It’s that time of year again when snow is on the ground – or has at least fallen – in about two-thirds of NHL cities (the others rarely, if ever, see such wintry, hockey-like weather…go figure). Sleigh bells are starting to jing-jing-jingle, animated holiday classics are popping up on weekend afternoon television and the world juniors are just 10 days away.
In Canada the WJC is big news with lots of anticipation. Every year the team’s roster is debated during the summer evaluation and training camp process and then scrutinized after it’s announced prior to the tournament. This year is no different.
For the most part I have no problem with the team chosen by coach Pat Quinn and his staff. As my office neighbor Ryan Kennedy said in his blog Monday, the 2009 version of Team Canada is unlike many from yesteryear; it’s built on speed and skill, the type of squad more likely to deliver the six- and seven-goal thrashings Canadians yearn for each year, but rarely get to revel in.
That’s great. And if Canada’s “quick wrists and skates,” as Kennedy put it, lead the team to its fifth-straight gold medal, all will be right with the Canuck-centric hockey world.
But if not, one question will surely be asked: Why wasn’t Taylor Hall on the team?
Hall, the 17-year-old wunderkind, is leading the Ontario League in scoring (23 goals, 54 points in 30 games) and leading his Windsor Spitfires – the No. 2-ranked major junior team in Canada – towards a Memorial Cup berth. Last season as an OHL rookie, the left winger finished 18th in league scoring, fourth in goals and first in plus/minus. Hall will have to play his way out of the No. 1 draft position in 2010 and if he was eligible this coming June, the first-overall debate would involve three names, not just two. Granted, the WJC is generally a tournament for 19-year-olds, but exceptions have been made and Hall is already well tested – and thriving – against players two and three years his senior.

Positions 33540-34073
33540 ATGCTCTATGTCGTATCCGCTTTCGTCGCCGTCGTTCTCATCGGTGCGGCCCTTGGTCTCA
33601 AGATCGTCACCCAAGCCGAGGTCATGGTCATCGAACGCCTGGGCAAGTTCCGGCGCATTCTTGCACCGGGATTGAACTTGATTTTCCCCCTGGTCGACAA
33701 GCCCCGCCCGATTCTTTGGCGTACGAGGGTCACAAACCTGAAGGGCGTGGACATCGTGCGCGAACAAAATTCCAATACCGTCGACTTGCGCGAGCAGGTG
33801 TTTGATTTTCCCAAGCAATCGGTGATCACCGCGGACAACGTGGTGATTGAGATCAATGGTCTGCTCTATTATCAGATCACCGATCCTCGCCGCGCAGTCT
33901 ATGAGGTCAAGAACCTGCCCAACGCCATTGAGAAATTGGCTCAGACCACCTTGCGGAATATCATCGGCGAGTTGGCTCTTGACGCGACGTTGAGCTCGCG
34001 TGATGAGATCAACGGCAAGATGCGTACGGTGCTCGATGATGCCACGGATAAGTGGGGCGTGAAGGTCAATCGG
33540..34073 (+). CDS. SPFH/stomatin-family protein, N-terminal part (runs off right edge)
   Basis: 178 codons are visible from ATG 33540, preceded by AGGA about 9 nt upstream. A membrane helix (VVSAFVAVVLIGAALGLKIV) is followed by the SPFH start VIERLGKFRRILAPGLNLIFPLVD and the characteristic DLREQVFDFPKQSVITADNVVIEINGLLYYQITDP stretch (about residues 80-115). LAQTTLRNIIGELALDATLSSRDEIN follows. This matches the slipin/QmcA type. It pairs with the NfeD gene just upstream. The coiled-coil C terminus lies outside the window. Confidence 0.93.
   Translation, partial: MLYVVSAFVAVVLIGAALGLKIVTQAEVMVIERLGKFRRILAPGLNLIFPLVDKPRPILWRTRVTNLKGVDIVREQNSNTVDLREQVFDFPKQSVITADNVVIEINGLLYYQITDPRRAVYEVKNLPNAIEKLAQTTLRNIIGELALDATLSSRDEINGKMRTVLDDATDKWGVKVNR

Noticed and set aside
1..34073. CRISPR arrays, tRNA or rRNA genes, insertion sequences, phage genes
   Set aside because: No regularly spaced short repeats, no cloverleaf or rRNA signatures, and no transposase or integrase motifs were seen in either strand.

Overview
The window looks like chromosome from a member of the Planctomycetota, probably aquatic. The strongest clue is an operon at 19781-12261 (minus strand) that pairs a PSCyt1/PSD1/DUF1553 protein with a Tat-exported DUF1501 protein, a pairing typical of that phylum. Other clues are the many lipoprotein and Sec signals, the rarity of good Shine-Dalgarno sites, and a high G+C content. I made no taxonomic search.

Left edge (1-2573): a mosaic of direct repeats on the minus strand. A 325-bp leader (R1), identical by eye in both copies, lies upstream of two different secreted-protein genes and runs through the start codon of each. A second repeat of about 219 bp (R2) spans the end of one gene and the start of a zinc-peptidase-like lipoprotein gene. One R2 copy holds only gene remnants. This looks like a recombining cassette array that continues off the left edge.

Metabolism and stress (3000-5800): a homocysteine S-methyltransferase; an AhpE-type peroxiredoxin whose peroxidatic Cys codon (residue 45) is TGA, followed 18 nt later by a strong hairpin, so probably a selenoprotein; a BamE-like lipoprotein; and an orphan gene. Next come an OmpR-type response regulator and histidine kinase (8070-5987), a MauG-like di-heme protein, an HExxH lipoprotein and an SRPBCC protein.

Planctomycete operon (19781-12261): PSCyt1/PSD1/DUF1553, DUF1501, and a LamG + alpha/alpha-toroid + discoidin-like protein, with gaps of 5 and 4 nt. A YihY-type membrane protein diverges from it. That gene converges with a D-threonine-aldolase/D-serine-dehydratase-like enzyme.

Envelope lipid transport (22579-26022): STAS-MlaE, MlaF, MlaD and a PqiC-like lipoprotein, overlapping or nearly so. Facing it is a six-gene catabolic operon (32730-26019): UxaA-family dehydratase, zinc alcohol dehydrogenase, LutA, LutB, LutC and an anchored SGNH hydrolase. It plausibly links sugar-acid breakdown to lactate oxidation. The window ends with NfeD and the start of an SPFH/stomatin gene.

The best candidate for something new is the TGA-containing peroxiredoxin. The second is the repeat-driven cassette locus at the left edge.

Canada keeping eight defensemen and 12 forwards – as opposed to the usual seven and 13 – makes this an especially curious case. Hall’s Windsor teammate, defenseman Ryan Ellis, is the in-between guy. He’s a power play specialist who will have to play his way into more ice time, à la John Tavares in 2008. But skill-filled Canada shouldn’t have to rely on one player to make the power play go.
Maybe it’s Pat Quinn’s perceived bias against younger players coming to the fore again. Of course, they’re all young at the WJC, but, relatively speaking, Hall would be the youngest. In the NHL, Quinn earned a reputation as a veterans’ coach, playing them – some said stubbornly – at the cost of developing young players. Is Angelo Esposito, who made the team on his fourth try, that much more ready to play than Hall? I suggest not. I’m not trying to disparage Esposito, who deserves props just for showing up at his fourth WJC camp. I just think his development has reached its apex and it’s time to move on.
Whatever the reasoning, Hall’s exclusion is disappointing. He may have the quickest wrists and skates in Canada and should have been afforded an opportunity to put them on show for the world. If Canada doesn’t win gold, many will question why he wasn’t.
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